St Pixels: Church of the Internet clicks into gear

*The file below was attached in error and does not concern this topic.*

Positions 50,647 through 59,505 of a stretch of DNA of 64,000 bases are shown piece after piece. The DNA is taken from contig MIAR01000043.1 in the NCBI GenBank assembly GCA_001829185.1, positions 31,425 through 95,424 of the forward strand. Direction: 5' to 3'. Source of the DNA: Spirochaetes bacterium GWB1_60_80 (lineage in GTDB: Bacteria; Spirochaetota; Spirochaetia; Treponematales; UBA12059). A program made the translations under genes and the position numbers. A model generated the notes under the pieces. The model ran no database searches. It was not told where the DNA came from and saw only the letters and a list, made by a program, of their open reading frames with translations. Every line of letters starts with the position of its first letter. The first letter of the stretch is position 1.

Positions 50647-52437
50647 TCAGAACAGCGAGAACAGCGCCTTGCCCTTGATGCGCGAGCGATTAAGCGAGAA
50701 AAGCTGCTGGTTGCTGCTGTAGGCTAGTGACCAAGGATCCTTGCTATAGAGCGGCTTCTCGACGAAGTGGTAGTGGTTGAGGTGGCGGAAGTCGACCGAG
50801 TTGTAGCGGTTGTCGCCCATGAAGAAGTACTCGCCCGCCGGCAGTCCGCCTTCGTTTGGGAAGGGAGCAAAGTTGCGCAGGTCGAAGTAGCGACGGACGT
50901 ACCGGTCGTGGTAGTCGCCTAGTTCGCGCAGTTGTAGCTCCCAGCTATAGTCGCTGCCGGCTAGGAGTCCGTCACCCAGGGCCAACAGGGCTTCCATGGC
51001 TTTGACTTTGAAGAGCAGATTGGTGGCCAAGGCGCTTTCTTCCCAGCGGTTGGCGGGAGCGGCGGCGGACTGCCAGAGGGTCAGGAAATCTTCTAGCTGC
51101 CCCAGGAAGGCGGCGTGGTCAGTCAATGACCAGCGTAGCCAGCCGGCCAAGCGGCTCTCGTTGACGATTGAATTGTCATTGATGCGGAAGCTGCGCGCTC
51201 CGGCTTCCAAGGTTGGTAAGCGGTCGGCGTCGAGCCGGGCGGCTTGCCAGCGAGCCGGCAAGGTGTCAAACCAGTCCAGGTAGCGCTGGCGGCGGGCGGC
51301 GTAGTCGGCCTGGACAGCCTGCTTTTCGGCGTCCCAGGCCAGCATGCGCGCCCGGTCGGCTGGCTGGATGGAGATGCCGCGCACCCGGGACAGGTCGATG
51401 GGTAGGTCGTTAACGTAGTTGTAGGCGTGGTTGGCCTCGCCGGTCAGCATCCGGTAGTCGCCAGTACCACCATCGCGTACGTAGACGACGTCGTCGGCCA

Online church St Pixels enters an exciting phase this Easter with the launch of a new church environment and a ground-breaking service for BBC Radio 4's Sunday Worship. Although not yet in full 3D, St Pixels, a project supported by the Methodist Church, now has many features of the final version. 'You enter by selecting how you want your cartoon "avatar" (or character) to look - hairstyle, shape of nose, skin colour and clothes,' explains Simon Jenkins, one of the St Pixels development team. 'You can even wear sunglasses or smoke a pipe.' Once inside the church, visitors can talk to each other, enter different rooms, take part in worship or Bible study and listen to a sermon illustrated by pictures. "So far we've created a very high-quality chatroom," said Jenkins, editor of Christian webzine Ship of Fools. "We can show images and play music, hymns and sound effects. Until now, St Pixels has been meeting on the equivalent of website bulletin boards, so going "live" in this way is a huge step forward. And there's the 3D church to come, of course." St Pixels has about 1,500 registered users. More than 600 different people enter the church's website each day. Most members describe themselves as Christian and some are already leaders in traditional churches. For others, St Pixels is the only point of contact with organised religion. "People join for a variety of reasons,' says Mark Howe, one of St Pixels' programmers. 'We are accessible for those who cannot leave home due to infirmity or young children. It's also convenient for people whose working life does not fit with local church services - or who live far from a physical church. Members take part in discussions, pray for each other and play games - as well as worshipping together. Many travel considerable distances to meet "in real life"'. St Pixels is the successor of Church of Fools, launched as a three-month pilot project in 2004 by Ship of Fools. "In developing St Pixels our first priority was to resist hackers and trouble-makers,' explains Simon Jenkins. 'Deliberately, we have not rushed into a fully 3D environment. Instead we have produced our own customised chatroom from scratch which allows for presentations, preaching, music and sound effects - for a worshipping community. "Without the vision, support and encouragement of the Methodist Church, this new adventure would have been impossible. We're especially pleased that Methodism has caught the vision of creating genuine Christian community on the Net.' "The full 3D environment is on its way - but the St Pixels team are aware of unsatisfying experiments conducted on 3D 'superworld' Second Life. 'It's very easy to do either chaos or dictatorship on the Internet, but Christian community calls for something more subtle,' explains Mark Howe. 'Virtual worlds like Second Life don't provide the tools needed to nurture inclusive corporate worship and there are too many gangs on the Net whose main intent is to disrupt. Technology and spirituality need to interact at every stage in the development process." St Pixels will be the focus of BBC Radio 4's Sunday Worship on Sun 15 April when more than 20 members will meet for the first time in Manchester. It is the first time the BBC have run a service with a 'virtual' church. "Christians are increasingly creating churches in many different forms, from traditional ways through to things as yet unimagined," said Rev Jonathan Kerry, Coordinating Secretary for Worship and Learning in the Methodist Church Connexional Team. "St Pixels is one of these new ways of being church, allowing Christians to gather online to worship God, support each other and pray for the world. The Methodist Church is delighted to have been able to sponsor it, and we hope that it will continue to thrive as a place for Christians of all traditions to meet."

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